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Another kinematics problem solved at the last second

  1. Aug 17, 2004 #1
    I am [make that: WAS] having difficulties solving Problem 87 from Chapter 2 of Physics for Scientists and Engineers by Paul A. Tipler, 4th edition. The statement of the problem is as follows:

    Ball A is dropped from the top of a building at the same instant that ball B is thrown vertically upward from the ground. When the balls collide, they are moving in opposite directions, and the speed of A is twice the speed of B. At what fraction of the height of the building does the collision occur?

    My incomplete [<Ahem> Make that: COMPLETE] attempt at a solution goes as follows:

    We denote the height of the building as h, the position of ball A as yA, the initial position of ball A as yA0, and analogously for ball B.

    The equation of motion for ball A is the following:
    yA - yA0 = vA0t - (0.5)gt2
    yA0 = h
    vA0 = 0
    g = 9.81 m/s2
    Therefore, yA = -(0.5)(9.81 m/s2)t2 + h
    => yA = -4.905t2 + h

    The equation of motion for ball B is the following:
    yB - yB0 = vB0t - (0.5)gt2
    yB0 = 0
    g = 9.81 m/s2
    Therefore, yB = vB0t - (0.5)(9.81 m/s2)t2
    => yB = vB0t - 4.905t2

    The two balls collide when yA = yB:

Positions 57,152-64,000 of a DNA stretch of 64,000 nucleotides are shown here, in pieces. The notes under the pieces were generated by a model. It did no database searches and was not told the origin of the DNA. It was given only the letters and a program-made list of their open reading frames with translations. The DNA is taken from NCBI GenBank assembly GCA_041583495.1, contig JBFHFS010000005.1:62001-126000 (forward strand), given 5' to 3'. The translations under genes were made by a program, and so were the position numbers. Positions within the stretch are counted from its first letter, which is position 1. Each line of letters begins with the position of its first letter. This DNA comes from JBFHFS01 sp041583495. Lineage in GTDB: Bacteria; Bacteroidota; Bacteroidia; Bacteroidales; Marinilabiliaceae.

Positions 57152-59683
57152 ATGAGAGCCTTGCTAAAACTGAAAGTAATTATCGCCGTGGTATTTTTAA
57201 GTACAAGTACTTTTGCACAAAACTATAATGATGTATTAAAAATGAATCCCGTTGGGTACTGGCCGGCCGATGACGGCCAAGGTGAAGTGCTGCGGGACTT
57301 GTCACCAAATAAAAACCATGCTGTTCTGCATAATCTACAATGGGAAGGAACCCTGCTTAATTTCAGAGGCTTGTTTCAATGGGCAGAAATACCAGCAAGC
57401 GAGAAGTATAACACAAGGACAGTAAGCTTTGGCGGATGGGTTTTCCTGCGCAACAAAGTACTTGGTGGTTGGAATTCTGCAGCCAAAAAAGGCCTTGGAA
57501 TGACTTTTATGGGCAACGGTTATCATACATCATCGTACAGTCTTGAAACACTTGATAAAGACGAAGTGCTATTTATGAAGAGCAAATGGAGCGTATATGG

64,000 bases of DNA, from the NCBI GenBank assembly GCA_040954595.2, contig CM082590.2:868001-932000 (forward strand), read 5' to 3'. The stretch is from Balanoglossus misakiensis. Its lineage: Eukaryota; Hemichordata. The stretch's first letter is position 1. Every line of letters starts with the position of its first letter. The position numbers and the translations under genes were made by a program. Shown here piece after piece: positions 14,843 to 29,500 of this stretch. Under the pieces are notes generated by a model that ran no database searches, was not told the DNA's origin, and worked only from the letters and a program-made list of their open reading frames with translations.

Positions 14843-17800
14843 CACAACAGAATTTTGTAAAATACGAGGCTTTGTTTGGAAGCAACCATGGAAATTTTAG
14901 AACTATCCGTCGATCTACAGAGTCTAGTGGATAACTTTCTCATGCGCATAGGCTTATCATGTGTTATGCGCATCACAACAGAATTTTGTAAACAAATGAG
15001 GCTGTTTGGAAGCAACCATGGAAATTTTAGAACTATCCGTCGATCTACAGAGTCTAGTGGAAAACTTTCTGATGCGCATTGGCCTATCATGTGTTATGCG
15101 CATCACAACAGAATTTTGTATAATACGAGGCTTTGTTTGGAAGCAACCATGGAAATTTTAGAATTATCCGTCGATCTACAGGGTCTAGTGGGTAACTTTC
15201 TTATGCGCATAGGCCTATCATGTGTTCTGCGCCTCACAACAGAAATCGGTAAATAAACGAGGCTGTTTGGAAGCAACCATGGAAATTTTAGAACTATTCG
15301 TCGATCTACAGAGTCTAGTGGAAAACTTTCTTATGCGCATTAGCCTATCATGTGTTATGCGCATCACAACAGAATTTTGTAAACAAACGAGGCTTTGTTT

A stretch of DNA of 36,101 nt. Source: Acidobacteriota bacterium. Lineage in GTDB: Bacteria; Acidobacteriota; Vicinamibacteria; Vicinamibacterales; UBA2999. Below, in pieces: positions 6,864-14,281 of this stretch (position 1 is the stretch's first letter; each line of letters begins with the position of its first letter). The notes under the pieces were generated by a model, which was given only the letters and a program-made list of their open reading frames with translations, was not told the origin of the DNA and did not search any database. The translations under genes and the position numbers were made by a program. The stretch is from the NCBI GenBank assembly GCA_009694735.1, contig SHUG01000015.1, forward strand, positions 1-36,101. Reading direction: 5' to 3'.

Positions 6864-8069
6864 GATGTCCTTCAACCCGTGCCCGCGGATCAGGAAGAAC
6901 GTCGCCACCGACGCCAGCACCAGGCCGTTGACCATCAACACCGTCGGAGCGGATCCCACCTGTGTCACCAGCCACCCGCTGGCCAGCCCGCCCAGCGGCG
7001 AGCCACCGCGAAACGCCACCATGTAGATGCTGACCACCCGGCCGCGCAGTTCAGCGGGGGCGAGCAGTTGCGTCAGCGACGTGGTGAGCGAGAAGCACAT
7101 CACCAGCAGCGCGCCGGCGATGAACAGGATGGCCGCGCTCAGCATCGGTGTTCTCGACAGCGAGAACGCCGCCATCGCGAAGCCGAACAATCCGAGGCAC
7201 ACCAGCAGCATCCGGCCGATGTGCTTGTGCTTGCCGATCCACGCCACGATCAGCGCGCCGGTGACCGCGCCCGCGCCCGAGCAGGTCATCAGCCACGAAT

yA = yB => -4.905t2 + h = vB0t - 4.905t2
    => h = vB0t

    For ball A:
    vA = vA0 - gt
    vA0 = 0
    Therefore, vA = - gt => vA = -9.81t

    For ball B:
    vB = vB0 - gt
    Therefore, vB = vB0 - gt => vB = vB0 - 9.81t

    We also know that when yA = yB, vA = -2vB:

    vA = -2vB => -9.81t = -2[vB0 - 9.81t]
    => -9.81t = -2vB0 + 19.62t
    => 2vB0 = 29.43t
    => vB0 = 14.715t

    Since h = vB0t, we have:

    h = (14.715t)t = 14.715t2

    Unfortunately, I couldn't figure out what to do from this point until I spent the better part of the last hour typing this thread. :grumpy: Then, as I was typing the previous sentence, it hit me:

    xA = -4.905t2 + h = -4.905t2 + 14.715t2
    => xA = 9.81t2

    Therefore, xA / h = 9.81t2 / (14.715t2)
    => xA / h = 2/3
    => xA = 2h/3
    , which is the answer given in the back of the book.

    I've decided to post this thread anyway, partly because someone else might benefit from seeing it, and partly because I spent nearly an hour typing it. :cry:

    This also reminds me of a post by Clausius2 in a previous thread I had posted:

    I don't think this would have worked the last time, but it certainly worked here! :rofl: :biggrin:

    Oh brother ... Good night, everyone! :zzz:
  2. jcsd
  3. Aug 18, 2004 #2
    Nice work, who says maths isn't rewarding?
  4. Aug 23, 2004 #3


    User Avatar

    That would be me. :wink:
  5. Oct 2, 2011 #4
    Hey, I know this threads yonks old, but just wondering, does anyone know where the poster got the very final bit from:

    Thanks :)

    Edit: Isn't it strange how you see it once you've posted the question haha! Thanks anyway, problem solved.
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